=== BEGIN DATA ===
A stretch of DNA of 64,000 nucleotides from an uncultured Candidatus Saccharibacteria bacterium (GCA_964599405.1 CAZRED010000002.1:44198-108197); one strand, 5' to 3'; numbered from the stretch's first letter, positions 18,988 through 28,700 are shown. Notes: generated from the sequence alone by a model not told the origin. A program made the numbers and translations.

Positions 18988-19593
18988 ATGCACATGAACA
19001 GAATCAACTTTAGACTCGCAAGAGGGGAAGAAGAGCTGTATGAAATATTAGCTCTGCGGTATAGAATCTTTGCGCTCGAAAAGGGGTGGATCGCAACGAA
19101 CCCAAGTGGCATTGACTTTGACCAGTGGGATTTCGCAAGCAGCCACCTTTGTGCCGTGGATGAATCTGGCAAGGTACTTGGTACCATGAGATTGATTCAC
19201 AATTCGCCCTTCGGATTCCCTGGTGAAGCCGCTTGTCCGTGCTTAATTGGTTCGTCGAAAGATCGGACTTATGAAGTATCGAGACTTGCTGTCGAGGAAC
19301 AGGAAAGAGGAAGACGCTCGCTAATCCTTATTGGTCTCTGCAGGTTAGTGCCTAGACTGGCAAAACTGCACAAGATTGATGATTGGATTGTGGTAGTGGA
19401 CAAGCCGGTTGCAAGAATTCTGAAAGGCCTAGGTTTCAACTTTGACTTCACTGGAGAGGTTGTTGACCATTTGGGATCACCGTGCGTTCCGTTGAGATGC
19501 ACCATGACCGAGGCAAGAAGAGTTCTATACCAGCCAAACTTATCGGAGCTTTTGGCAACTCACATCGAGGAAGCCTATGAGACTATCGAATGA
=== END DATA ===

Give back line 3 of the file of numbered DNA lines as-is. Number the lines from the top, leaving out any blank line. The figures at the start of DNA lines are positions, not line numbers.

18988 ATGCACATGAACA